xylophone(redirected from Xylophones)
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A percussion instrument consisting of a mounted row of wooden bars that are graduated in length to sound a chromatic scale, played with two small mallets.
Word History: Alphabet books for children frequently feature the word xylophone because it is one of the few words beginning with x that a child (or most adults, for that matter) would know. The majority of English words beginning with x, including many obscure scientific terms, go back to one of five Greek words: xanthos, "yellow," xenos, "stranger," xēros, "dry," xiphos, "sword," or xulon, "wood." The initial x, representing the Greek letter xi, is now pronounced (z) in English even though it was pronounced (ks) by the Greeks. (It seems that at first, the initial x in English words of Greek origin was pronounced as (gz), like the x in exist, and at some point, (gz) was simplified to the (z) heard today.) In the case of xylophone, xylo- is derived from Greek xulon and -phone represents Greek phōnē, "voice, sound," the same element found in words such as telephone, microphone, and megaphone. Different forms of the xylophone have long been important instruments in many musical traditions, such as those of Africa and Southeast Asia, but in Europe, xylophones remained a minor instrument used mostly in the folk music of Eastern Europe. In the Renaissance depictions of the Dance of Death, however, skeletons are often shown merrily playing on xylophonelike instruments. These instruments were called by various names in Europe over the centuries, but the English term xylophone (along with its relatives in other European languages like French xylophone and German Xylophon) appears to be a creation of the 1800s. In the 1830s, the Russian Jewish xylophone virtuoso Michal Josef Gusikov (1806-1837) toured Europe and created a sensation in Paris and Vienna by playing on something that was introduced to the audience as a wood-and-straw instrument. Thereafter, xylophonelike instruments steadily gained in popularity in Western Europe. According to the Oxford English Dictionary, the first known attestation of our modern name for the instrument is found in the following description from the April 7, 1866, edition of Athenaeum, a British literary magazine: "A prodigy ... who does wonderful things with little drumsticks on a machine of wooden keys, called the 'xylophone.'" Soon after, in 1874, the French composer Camille Saint-Saëns famously included a part for the xylophone in his Danse Macabre, a musical depiction of the Dance of Death.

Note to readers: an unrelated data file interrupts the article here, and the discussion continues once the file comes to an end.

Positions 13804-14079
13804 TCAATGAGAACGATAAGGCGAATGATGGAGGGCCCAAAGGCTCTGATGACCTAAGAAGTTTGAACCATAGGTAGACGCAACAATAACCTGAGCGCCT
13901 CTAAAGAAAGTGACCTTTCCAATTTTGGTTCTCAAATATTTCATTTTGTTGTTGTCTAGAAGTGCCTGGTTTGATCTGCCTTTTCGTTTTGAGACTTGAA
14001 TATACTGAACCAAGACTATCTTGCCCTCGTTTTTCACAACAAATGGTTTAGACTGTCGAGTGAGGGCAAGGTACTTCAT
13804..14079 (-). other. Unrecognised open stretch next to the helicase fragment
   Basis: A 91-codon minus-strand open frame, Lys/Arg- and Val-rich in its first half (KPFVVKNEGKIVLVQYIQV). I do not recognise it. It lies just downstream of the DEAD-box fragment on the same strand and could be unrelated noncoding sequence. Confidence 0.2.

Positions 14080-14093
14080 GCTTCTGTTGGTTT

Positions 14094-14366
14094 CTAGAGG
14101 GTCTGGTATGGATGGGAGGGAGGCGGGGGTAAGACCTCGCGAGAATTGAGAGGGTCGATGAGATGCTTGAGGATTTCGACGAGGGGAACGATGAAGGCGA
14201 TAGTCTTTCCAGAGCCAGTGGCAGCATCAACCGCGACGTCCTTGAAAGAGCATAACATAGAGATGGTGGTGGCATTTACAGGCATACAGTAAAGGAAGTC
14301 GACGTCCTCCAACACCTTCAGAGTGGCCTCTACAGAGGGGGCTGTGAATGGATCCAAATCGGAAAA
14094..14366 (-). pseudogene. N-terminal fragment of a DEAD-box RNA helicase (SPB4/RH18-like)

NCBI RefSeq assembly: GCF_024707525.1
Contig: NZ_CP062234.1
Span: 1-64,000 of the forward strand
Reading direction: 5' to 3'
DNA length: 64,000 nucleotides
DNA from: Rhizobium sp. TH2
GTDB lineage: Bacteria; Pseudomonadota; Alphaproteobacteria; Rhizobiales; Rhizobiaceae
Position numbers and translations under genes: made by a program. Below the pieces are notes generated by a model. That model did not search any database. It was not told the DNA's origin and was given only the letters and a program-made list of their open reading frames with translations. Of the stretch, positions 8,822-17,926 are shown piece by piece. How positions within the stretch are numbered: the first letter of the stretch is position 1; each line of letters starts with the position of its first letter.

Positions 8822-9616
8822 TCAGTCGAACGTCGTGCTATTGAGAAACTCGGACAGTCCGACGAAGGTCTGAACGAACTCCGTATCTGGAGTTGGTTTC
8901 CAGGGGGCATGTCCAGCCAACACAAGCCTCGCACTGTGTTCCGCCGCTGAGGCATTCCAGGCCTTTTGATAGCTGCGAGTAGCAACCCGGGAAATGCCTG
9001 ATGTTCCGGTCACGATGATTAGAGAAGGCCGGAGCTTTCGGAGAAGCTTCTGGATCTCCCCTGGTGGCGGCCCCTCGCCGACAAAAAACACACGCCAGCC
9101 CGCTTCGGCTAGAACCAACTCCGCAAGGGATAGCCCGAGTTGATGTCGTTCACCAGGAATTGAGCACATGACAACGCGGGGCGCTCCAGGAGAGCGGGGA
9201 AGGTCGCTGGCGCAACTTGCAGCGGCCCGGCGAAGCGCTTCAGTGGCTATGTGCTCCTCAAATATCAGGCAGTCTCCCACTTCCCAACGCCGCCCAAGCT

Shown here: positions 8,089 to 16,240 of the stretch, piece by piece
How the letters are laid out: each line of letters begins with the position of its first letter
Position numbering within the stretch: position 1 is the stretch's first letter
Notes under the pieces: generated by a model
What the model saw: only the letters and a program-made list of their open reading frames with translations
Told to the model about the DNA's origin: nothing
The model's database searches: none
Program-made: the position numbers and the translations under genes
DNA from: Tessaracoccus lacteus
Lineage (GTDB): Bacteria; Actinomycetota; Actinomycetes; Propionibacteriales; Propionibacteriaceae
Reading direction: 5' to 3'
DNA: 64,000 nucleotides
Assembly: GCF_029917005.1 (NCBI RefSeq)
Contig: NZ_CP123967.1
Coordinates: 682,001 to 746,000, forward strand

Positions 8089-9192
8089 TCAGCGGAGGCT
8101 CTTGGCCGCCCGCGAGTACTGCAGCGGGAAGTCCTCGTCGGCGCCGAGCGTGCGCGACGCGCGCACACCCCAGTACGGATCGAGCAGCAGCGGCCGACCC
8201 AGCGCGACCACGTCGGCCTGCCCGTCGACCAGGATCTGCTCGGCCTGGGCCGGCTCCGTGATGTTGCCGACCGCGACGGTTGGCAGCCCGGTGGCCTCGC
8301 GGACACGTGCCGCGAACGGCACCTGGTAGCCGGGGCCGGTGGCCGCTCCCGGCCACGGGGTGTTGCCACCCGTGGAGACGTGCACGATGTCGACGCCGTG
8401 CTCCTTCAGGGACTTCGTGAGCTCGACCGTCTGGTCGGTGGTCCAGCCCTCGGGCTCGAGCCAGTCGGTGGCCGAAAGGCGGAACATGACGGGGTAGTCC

(Instruments) music a percussion instrument consisting of a set of wooden bars of graduated length. It is played with hard-headed hammers
[C19: from xylo- + -phone]
art at xylophagous(ˈzaɪ ləˌfoʊn)
a musical instrument consisting of a graduated series of wooden bars, usu. sounded by striking with small wooden hammers.
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|Noun||1.||xylophone - a percussion instrument with wooden bars tuned to produce a chromatic scale and with resonators; played with small mallets|
زايلفونزيلوفون: آلة موسيقيَّهسَيْليفُون
xylophone[ˈzaɪləfəʊn] N → xilófono m
n → Xylofon nt
a musical instrument consisting of wooden or metal slats of various lengths, which produce different notes when struck by wooden hammers. xilofoon زيلوفون: آلة موسيقيَّه ксилофон xilofone xylofon das Xylophon xylofon ξυλόφωνοxilófono ksülofon زیلوفون ksylofoni xylophoneקסילופון काष्ठतरंग ksilofon xilofon silofon tréspil, sílófónn xilofono, silofono 木琴 실로폰 ksilofonas ksilofons zilofon xylofoonxylofonksylofon زیلوفون xilofone xilofon ксилофон xylofón ksilofon ksilofon xylofon เครื่องดนตรีลักษณะคล้ายระนาด ksilafon, vurmalı çalgı 木琴，手敲琴 ксилофон چوبی سنتور đàn phiến gỗ 木琴